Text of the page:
DNA intercalators that have high affinity and slow kinetics are developed for potential DNA-targeted therapeutics. Although many natural intercalators contain multiple chiral subunits, only intercalators with a single chiral unit have been quantitatively probed. Dumbbell-shaped DNA threading intercalators represent the next order of structural complexity relative to simple intercalators, and can provide significant insights into the stereoselectivity of DNA-ligand intercalation. We investigated DNA threading intercalation by binuclear ruthenium complex [mu-dppzip(phen)(4)Ru-2](4+) (Piz). Four Piz stereoisomers are defined by the chirality of the intercalating subunit (Ru(phen)(2)dppz) and the distal subunit (Ru(phen)(2)ip), respectively, each of which can be either right-handed (Delta) or left-handed (Lambda). We used optical tweezers to measure single DNA molecule elongation due to threading intercalation, revealing force-dependent DNA intercalation rates and equilibrium dissociation constants. The force spectroscopy analysis provided the zero-force DNA binding affinity, the equilibrium DNA-ligand elongation Delta x(eq), and the dynamic DNA structural deformations during ligand association x(on) and dissociation x(off). We found that Piz stereoisomers exhibit over 20-fold differences in DNA binding affinity, from a K-d of 27 +/- 3 nM for (Delta,Lambda)-Piz to a K-d of 622 +/- 55 nM for (Lambda,Delta)-Piz. The striking affinity decrease is correlated with increasing Delta x(eq) from 0.30 +/- 0.02 to 0.48 +/- 0.02 nm and x(on) from 0.25 +/- 0.01 to 0.46 +/- 0.02 nm, but limited x(off) changes. Notably, the affinity and threading kinetics is 10-fold enhanced for right-handed intercalating subunits, and 2- to 5-fold enhanced for left-handed distal subunits. These findings demonstrate sterically dispersed transition pathways and robust DNA structural recognition of chiral intercalators, which are critical for optimizing DNA binding affinity and kinetics.

  • 8.
    Amselem, Elias
    et al.
    Uppsala University, Disciplinary Domain of Science and Technology, Biology, Department of Cell and Molecular Biology, Molecular Systems Biology.
    Marklund, Emil
    Uppsala University, Disciplinary Domain of Science and Technology, Biology, Department of Cell and Molecular Biology, Molecular Systems Biology.
    Kipper, Kalle
    Uppsala University, Disciplinary Domain of Science and Technology, Biology, Department of Cell and Molecular Biology.
    Johansson, Magnus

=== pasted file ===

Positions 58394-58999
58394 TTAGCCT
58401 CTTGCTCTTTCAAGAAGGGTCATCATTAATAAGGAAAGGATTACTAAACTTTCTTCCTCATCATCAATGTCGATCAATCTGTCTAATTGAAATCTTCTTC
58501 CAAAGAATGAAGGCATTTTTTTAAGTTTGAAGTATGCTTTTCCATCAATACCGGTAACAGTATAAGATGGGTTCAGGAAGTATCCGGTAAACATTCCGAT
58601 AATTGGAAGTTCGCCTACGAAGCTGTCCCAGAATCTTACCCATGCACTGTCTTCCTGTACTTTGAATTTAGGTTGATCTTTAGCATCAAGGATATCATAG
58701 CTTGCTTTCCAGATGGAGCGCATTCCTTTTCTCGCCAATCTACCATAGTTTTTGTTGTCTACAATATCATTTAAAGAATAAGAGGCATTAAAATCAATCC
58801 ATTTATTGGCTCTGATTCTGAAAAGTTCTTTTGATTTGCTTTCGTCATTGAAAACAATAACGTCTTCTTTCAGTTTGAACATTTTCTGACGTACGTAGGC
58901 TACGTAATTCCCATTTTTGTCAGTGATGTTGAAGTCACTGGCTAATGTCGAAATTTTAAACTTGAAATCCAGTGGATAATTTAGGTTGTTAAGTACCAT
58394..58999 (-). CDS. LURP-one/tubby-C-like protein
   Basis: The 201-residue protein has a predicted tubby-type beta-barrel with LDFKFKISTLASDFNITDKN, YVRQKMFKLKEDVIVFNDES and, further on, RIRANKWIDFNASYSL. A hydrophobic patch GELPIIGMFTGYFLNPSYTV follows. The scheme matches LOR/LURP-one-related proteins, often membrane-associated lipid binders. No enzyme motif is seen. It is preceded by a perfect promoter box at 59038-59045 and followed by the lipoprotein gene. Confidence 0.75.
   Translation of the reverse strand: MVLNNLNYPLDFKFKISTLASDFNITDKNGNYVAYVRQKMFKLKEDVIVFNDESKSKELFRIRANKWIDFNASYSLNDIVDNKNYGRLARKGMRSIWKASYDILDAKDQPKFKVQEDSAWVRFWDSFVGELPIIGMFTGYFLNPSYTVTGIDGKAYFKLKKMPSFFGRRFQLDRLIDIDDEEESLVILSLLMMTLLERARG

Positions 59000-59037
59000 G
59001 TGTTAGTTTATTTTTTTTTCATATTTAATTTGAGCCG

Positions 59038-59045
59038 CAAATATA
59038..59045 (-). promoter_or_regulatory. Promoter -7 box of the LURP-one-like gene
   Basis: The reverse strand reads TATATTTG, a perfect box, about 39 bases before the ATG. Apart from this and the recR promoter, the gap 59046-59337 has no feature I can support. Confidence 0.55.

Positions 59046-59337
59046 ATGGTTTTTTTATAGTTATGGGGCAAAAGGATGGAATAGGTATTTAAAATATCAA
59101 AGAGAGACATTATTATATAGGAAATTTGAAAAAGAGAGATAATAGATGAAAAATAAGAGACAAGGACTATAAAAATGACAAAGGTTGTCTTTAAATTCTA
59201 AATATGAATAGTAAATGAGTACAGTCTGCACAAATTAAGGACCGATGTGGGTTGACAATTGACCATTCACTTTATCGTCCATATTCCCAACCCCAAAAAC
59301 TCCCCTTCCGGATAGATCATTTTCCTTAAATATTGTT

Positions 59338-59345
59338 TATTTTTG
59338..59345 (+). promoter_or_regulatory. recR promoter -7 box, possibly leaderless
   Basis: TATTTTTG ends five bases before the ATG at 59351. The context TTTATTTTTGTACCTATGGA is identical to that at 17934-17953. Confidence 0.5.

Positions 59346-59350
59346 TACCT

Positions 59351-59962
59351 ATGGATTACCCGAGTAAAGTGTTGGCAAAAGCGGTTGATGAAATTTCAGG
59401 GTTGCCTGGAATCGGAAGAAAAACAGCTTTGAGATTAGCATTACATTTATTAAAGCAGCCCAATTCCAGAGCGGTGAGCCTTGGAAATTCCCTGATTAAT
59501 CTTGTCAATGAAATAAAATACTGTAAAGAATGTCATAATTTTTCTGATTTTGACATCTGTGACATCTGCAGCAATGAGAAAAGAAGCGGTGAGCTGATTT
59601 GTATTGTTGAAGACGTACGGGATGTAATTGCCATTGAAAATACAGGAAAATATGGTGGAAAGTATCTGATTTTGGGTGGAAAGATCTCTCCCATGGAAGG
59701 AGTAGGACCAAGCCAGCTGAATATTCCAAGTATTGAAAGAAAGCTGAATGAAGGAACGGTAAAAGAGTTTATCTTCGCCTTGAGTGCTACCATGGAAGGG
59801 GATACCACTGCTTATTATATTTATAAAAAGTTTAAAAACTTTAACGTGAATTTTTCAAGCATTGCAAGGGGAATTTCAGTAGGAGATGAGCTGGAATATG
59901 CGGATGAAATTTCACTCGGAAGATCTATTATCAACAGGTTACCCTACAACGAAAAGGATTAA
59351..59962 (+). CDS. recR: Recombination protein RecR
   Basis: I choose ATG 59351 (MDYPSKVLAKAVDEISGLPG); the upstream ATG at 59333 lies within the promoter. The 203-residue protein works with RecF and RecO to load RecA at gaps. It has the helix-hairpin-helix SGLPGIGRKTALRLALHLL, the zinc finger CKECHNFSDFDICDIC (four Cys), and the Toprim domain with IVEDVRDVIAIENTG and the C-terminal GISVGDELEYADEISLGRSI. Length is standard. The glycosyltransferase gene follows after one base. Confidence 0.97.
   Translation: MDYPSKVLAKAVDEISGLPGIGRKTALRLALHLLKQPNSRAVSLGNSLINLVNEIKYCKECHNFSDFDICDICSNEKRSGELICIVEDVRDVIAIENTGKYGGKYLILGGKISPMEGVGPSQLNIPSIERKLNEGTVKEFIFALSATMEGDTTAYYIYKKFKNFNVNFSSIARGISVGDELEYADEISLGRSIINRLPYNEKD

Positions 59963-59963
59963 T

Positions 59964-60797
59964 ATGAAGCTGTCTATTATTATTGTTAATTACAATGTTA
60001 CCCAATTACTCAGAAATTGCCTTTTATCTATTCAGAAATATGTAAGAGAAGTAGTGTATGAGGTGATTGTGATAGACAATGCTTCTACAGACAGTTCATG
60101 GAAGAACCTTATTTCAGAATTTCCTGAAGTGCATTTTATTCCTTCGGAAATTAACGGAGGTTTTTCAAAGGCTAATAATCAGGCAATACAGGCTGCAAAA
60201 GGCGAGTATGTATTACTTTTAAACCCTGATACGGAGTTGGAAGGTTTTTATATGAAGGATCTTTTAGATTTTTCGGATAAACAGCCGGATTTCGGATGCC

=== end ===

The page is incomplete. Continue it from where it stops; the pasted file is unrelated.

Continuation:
Uppsala University, Disciplinary Domain of Science and Technology, Biology, Department of Cell and Molecular Biology, Molecular Systems Biology.
    Deindl, Sebastian
    Uppsala University, Disciplinary Domain of Science and Technology, Biology, Department of Cell and Molecular Biology, Molecular Systems Biology.
    Elf, Johan
    Uppsala University, Disciplinary Domain of Science and Technology, Biology, Department of Cell and Molecular Biology, Molecular Systems Biology.
    Real- Time Single Protein Tracking with Polarization Readout using a Confocal Microscope2017In: Biophysical Journal, ISSN 0006-3495, E-ISSN 1542-0086, Vol. 112, no 3, p. 295A-295AArticle in journal (Other academic)
  • 9.
    Andersson, Sara B. E.
    et al.
    Uppsala University, Disciplinary Domain of Medicine and Pharmacy, Faculty of Pharmacy, Department of Pharmaceutical Biosciences.
    Frenning, Göran
    Uppsala University, Disciplinary Domain of Medicine and Pharmacy, Faculty of Pharmacy, Department of Pharmaceutical Biosciences.
    Alderborn, Göran
    Uppsala University, Disciplinary Domain of Medicine and Pharmacy, Faculty of Pharmacy, Department of Pharmaceutical Biosciences.
    Gråsjö, Johan
    Uppsala University, Disciplinary Domain of Medicine and Pharmacy, Faculty of Pharmacy, Department of Pharmaceutical Biosciences. Uppsala University, Disciplinary Domain of Medicine and Pharmacy, Faculty of Pharmacy, Department of Medicinal Chemistry.
    Effect of fluid velocity and particle size on the hydrodynamic diffusion layer thickness2022In: European journal of pharmaceutics and biopharmaceutics, ISSN 0939-6411, E-ISSN 1873-3441, Vol. 180, p. 1-10Article in journal (Refereed)
    Abstract [en]